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$PS2 Each time the user enters a \newline prior to completing a command line in an interactive shell, the value of this variable shall be subjected to parameter expansion and written to standard error. The default value is >. You see the > because that is the default value for $PS2 - which is the prompt string the shell will print when it cannot ...


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Install gnu coreutils already compiled with Rudix: sudo rudix install coreutils Or download and gui install Rudix coreutils


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The command will output the data from device /dev/null to the given file (mailbox of the root account). Since /dev/null responds just with end-of-file when reading from it nothing will be written to the file, but with the redirection > the shell will have cleared the file already. Actually this is equivalent to writing just > /var/spool/mail/root ...


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cat /dev/null > /var/spool/mail/root truncates /var/spool/mail/root Alternative is > /var/spool/mail/root


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tr -s '[:space:]' \\n <infile | grep '^[0-9]' ...or... sed '/^[0-9]/P;y| |\n|;D' <infile ...or probably just... sed 's/.* //' <infile ...though for the last one you might want to do s/ *$// first in case there are trailing blanks. More generally you can number a group with sed... sed 's/ *[^ ]\{1,\} *//' <infile ...written like that ...


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To get the output you want, you could either use awk, cut or sed. The former is preferable. If your file Doc1.lst is as follow John1 0 Julien 10 Jules3 0 Julie 30 The following awk command will get the output you want. Assuming field separator is a space. awk '{print $1}' Doc1.lst Using cut cut -d' ' -f1 Doc1.lst Or using sed. Note. sed is ...


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awk '{print $1}' Doc1.lst > Doc3.lst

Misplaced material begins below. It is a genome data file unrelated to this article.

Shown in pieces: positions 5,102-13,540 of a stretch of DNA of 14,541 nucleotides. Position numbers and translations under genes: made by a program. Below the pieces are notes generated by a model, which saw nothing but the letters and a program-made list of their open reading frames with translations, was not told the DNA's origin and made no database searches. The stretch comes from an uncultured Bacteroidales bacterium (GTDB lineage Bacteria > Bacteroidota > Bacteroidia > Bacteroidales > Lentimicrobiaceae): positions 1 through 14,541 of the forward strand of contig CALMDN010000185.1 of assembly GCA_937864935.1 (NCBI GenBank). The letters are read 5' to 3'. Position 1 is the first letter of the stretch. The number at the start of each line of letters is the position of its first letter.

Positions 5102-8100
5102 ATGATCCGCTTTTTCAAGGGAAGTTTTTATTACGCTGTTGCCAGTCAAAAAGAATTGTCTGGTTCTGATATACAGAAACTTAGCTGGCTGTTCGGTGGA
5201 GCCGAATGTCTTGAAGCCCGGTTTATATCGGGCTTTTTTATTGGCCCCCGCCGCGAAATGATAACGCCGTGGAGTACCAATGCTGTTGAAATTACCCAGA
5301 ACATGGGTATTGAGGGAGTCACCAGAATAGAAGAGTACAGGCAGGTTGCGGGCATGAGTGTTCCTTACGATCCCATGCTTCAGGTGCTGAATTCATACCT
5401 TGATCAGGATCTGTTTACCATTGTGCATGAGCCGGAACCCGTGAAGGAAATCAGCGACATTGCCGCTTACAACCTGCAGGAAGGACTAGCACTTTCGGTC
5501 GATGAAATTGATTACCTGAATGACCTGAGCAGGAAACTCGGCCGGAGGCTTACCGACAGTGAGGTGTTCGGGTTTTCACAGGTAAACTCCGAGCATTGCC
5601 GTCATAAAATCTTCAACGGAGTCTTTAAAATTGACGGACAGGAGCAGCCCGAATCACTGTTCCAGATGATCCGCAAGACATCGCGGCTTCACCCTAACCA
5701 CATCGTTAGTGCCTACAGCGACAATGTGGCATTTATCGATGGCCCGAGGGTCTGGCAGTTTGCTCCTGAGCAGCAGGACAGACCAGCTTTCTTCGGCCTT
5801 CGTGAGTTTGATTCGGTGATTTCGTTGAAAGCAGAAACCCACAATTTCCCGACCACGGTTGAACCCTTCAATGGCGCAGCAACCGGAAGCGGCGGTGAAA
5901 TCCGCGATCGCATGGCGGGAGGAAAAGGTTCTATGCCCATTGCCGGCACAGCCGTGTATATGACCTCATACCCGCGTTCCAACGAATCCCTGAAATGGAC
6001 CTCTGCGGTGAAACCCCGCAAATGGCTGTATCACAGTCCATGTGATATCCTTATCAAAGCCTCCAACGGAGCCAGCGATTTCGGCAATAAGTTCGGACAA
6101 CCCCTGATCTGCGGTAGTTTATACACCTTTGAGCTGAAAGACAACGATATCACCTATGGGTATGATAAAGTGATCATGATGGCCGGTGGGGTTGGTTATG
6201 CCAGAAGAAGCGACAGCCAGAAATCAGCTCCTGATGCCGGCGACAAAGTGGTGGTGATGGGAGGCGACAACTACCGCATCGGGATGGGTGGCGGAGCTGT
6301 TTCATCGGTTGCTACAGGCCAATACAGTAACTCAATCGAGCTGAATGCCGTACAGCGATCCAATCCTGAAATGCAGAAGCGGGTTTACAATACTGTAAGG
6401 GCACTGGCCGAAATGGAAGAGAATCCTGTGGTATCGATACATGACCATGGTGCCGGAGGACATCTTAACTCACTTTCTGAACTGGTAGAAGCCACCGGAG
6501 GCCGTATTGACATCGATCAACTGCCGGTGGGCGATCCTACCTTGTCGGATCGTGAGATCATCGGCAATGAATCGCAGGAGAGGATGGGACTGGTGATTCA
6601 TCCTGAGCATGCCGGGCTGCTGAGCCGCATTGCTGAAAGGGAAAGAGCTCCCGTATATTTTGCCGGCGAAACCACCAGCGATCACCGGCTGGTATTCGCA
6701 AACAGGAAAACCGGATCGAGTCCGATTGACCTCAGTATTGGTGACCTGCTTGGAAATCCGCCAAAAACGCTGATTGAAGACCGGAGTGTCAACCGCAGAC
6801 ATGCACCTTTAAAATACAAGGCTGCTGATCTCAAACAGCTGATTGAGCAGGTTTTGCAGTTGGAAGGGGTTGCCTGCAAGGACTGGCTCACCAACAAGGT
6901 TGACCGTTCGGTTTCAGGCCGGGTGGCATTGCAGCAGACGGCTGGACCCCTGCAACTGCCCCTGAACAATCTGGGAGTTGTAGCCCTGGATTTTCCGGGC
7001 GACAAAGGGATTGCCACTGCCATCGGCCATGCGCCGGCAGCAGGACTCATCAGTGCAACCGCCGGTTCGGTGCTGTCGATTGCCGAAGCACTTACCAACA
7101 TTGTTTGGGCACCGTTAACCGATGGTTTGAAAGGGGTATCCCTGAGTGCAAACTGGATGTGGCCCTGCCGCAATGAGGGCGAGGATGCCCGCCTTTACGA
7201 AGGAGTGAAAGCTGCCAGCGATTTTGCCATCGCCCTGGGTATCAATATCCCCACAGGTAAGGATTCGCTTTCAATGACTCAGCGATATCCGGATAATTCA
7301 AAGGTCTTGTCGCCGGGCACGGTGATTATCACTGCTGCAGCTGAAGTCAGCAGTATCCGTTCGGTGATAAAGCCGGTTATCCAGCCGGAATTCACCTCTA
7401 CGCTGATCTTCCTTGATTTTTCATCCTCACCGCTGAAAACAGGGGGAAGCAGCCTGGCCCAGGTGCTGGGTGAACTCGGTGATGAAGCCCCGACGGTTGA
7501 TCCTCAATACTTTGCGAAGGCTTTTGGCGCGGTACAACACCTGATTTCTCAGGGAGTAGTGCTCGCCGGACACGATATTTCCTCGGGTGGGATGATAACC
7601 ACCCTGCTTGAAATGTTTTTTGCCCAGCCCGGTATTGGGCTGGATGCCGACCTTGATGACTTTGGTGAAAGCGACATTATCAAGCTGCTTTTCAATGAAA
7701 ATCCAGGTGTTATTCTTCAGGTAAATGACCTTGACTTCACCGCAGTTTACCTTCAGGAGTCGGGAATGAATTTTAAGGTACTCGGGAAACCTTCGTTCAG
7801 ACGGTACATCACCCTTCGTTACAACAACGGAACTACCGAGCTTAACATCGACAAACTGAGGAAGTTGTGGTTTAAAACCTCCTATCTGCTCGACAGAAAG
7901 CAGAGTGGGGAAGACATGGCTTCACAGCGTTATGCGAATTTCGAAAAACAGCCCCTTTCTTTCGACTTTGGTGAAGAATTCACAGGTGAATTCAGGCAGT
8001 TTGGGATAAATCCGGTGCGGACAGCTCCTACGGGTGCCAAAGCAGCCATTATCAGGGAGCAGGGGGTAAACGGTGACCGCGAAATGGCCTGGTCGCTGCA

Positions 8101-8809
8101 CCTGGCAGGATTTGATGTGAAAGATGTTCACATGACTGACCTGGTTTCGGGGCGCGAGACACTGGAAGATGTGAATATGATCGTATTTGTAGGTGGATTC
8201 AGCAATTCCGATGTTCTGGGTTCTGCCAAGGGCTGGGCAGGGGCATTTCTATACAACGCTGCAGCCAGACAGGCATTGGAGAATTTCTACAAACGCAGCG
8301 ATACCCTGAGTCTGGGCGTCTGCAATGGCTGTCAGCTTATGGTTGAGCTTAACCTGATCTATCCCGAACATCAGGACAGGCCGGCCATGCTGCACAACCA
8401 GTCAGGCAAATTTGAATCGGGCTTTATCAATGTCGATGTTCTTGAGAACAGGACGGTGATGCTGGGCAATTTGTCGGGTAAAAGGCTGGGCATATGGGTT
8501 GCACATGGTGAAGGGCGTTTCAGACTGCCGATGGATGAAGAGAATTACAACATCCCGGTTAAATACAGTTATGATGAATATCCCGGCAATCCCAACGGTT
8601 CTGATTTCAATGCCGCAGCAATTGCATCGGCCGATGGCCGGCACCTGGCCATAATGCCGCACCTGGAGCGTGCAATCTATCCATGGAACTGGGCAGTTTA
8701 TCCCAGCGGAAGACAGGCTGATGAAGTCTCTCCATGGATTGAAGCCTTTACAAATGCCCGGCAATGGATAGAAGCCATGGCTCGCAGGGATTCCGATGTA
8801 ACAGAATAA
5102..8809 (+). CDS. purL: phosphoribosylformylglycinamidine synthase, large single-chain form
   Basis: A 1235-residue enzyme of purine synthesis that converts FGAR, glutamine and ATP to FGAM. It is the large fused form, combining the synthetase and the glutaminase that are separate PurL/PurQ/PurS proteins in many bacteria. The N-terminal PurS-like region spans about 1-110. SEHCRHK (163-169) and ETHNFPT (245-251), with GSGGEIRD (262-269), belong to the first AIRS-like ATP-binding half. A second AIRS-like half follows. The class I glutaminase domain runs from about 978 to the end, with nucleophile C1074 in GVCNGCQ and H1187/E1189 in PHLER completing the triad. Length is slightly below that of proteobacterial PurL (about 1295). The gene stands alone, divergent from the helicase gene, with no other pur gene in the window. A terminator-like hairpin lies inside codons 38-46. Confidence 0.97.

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Much of the data in a non textual file can not be represented using characters from any of the available character sets. When this data is processed by cat and shown on the screen it is displayed as ��� or other nonsensical characters as there is no other way to display them.


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Alternatives become weird: dd if=-x 2>/dev/null


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For commands which get input from stdin, you can use redirection: cat <-file_name


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Use double -- to mark end of options: cat -- -<FILENAME> Other programs such as touch, rm or git checkout also follow this convention: $ touch -- -file $ ll total 0 -rw-r--r-- 1 ja ja 0 Mar 10 13:13 -file $ echo hi! >> -file $ cat -- -file hi! $ rm -- -file $ echo $? 0 WARNING: It's good practice to always use -- after rm in scripts. An ...


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file.vdi is in all likelihood a sparse file. This is very common with virtual machine disk images: parts that have never been written to are left as holes in the file that don't consume space. You can confirm by checking whether the length of the original file matches its disk usage: ls -l file.vdi; du file.dvi I expect that ls -l will report 14GB (actual ...


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It appears you're trying to use ttyS0 as a means to connect two processes. This won't work reliably since ttyS0 is the interface to a serial line (COM1: in Windows-speak). On the other hand, it might be that information is missing from your question. If you really do have a device on your serial port, please make that clear. What I believe you're looking ...



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